August 6, 2019

'A very big deal': New study will use CRISPR to treat sickle cell disease

Daily Briefing

    Doctors are testing whether they can use CRISPR to treat patients with sickle cell disease, marking the first time doctors in the United States have used the gene-editing tool to treat a genetic disorder, NPR's "Shots" reports.

    Related: CRISPR—and 7 other technologies that could transform health care

    About sickle cell disease

    About 100,000 people in the United States have sickle cell disease. The disease mostly affects African Americans and results from a genetic defect that causes a patient's bone marrow to develop a defective protein that produces sickle-shaped blood cells. Because of their shape, the blood cells get stuck inside blood vessels and struggle to carry oxygen throughout the body, causing people who live with the disease to face a host of complications, including organ damage and infections.

    Victoria Gray, 34, was born with sickle cell disease, and has struggled with multiple sickle cell complications throughout her lifetime, including damage to her heart. "It's horrible," she said. "When you can't walk or lift up a spoon to feed yourself, it gets real hard."

    There is no cure for the disease, but some patients undergo bone marrow transplants as treatment. However, the transplants can be painful and cells from the transplanted bone marrow attack their bodies. It also can be difficult for patients to find a donor for the procedure.

    The 'landmark' study

    Gray was considering a bone marrow transplant when she came across a landmark trial testing whether CRISPR can be used to treat the genetic disease. She is the first patient to be publicly identified as involved in a study testing CRISPR as a way to treat a genetic disease, according to "Shots."

    For the study, doctors are extracting bone marrow cells from sickle cell patients' blood and using CRISPR to genetically modify the cells to make them produce fetal hemoglobin, a protein produced by fetuses in the womb to provide oxygen. The patients then undergo chemotherapy to kill the cells that carrying the defective protein. Once the patients are rid of those defective cells, doctors inject the CRISPR-modified bone marrow cells into the patient.

    The hope is that the fetal hemoglobin will make the blood cells "happier and healthier," Haydar Frangoul, medical director of pediatric hematology/oncology at the Sarah Cannon Research Institute in Nashville, said. And since the cells come from the patients' own bone marrow, Frangoul said they shouldn't attack the patients' bodies.

    The research is being conducted across eight sites in the United States, Canada, and Europe. The researchers hope to enroll up to 45 patients between the ages of 18 to 35.

    It will likely take the researchers months before they can tell whether the treatment is producing enough fetal hemoglobin and maybe years determine whether the treatment is causing any improvements in patients' health, "Shots" reports.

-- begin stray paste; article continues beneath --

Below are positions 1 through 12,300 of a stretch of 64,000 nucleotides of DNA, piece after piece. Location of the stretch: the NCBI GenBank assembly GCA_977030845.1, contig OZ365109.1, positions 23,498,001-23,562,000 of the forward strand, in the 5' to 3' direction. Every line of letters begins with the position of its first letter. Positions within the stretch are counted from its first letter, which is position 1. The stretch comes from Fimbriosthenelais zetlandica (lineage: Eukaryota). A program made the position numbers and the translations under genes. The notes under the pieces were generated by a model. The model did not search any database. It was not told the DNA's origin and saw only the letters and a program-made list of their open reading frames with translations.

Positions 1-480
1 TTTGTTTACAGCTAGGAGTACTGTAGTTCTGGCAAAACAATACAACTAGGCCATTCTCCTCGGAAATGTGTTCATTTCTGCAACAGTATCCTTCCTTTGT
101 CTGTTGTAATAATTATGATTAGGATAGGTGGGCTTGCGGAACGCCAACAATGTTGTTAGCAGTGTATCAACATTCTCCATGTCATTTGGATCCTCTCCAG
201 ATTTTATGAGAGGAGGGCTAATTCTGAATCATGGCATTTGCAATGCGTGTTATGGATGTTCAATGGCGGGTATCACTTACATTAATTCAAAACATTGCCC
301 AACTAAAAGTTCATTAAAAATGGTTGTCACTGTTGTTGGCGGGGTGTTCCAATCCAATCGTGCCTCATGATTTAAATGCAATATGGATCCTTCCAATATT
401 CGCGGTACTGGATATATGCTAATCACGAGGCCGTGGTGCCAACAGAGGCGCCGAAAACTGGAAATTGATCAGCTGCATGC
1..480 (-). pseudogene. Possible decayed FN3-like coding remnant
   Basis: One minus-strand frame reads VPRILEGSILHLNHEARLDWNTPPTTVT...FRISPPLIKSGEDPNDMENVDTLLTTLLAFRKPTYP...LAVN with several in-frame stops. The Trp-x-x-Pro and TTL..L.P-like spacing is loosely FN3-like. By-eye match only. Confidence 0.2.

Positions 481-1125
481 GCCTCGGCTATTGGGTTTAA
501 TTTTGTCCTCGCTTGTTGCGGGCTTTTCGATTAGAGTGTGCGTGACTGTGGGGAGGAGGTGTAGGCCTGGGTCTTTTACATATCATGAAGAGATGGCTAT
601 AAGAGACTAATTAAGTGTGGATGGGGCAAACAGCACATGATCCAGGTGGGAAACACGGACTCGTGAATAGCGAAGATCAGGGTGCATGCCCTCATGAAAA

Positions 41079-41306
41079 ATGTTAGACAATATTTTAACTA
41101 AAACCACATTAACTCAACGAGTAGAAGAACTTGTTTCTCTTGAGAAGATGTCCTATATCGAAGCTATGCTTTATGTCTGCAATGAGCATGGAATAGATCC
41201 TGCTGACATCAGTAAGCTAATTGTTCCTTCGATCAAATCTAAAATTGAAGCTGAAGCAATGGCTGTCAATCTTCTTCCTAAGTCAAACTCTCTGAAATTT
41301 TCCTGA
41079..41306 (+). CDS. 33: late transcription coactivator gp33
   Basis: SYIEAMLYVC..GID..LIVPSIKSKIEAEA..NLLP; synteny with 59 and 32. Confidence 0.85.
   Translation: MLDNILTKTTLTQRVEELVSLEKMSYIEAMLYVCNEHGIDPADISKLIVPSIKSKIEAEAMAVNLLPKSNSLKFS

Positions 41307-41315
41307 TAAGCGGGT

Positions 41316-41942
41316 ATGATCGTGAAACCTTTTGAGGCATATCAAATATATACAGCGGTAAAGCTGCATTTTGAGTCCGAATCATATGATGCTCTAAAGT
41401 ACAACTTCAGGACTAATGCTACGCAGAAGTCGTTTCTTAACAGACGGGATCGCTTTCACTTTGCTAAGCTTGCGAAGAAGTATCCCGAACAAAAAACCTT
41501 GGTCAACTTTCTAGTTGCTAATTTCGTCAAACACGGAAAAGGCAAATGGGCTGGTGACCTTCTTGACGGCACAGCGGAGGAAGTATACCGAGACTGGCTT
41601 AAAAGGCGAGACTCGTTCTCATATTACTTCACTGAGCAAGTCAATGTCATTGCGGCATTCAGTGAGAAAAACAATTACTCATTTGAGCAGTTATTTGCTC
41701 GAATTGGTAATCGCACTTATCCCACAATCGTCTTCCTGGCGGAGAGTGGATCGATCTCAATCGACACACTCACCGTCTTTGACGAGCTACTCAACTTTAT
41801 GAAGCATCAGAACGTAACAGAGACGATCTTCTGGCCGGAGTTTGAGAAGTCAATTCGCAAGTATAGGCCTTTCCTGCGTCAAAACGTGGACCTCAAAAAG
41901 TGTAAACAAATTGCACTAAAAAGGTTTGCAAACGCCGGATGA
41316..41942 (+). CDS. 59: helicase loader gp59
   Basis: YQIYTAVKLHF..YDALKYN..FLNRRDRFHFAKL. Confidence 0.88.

"We don't really know how much fetal hemoglobin we need to treat a patient," said Vivien Sheehan, assistant professor of pediatrics and hematology at the Baylor College of Medicine, who is not involved with the trial. "That's why it's hard to know so early whether the edited cells from CRISPR will actually be effective."

    The risks vs. the benefits

    The treatment could be a safer alternative to a bone marrow transplant and could help patients who are struggling to find a bone marrow donor by allowing patients to be their own donor, according to Alexis Thompson, hematology section head at the Ann and Robert H. Lurie Children's Hospital of Chicago, who is not involved in the trial

    "This is a very big deal," Frangoul said. "This opens the door for many patients to potentially be treated and to have their disease modified to be mild."

    Laurie Zoloth, a bioethicist at the University of Chicago said the study could also pave the way for CRISPR being used to treat other genetic diseases. For instance, the method is also being tested to treat beta thalassemia, a genetic blood disorder where the body doesn't make enough hemoglobin.  "This is an exciting moment in medicine. CRISPR promises the capacity to alter the human genome and to begin to directly address genetic diseases," she said.

    But Zoloth is also concerned that the sickle cell study and other CRISPR studies haven't been subjected to enough scrutiny, adding that the method should be analyzed by a panel of experts through NIH.

    "This is a brand-new technology," she said. "It seems to work really well in animals and really well in culture dishes. It's completely unknown how it works in actual human beings. So there are a lot of unknowns. It might make you sicker."

    Frangoul said the study is being conducted under close review by FDA. "We are very cautious about how we do this trial in a very systematic way to monitor the patients carefully for any complications related to the therapy," he said.

    Patients like Gray, who were made aware of the risks, said the treatment was still "really hard and painful" at times, especially when the doctors transferred the edited cells into her body. But Gray said was relieved to have the "supercells" in her body. "This gives me hope if it gives me nothing else" (Stein, "Shots," NPR, 7/29; Nedelman/Nigam, CNN, 7/30).

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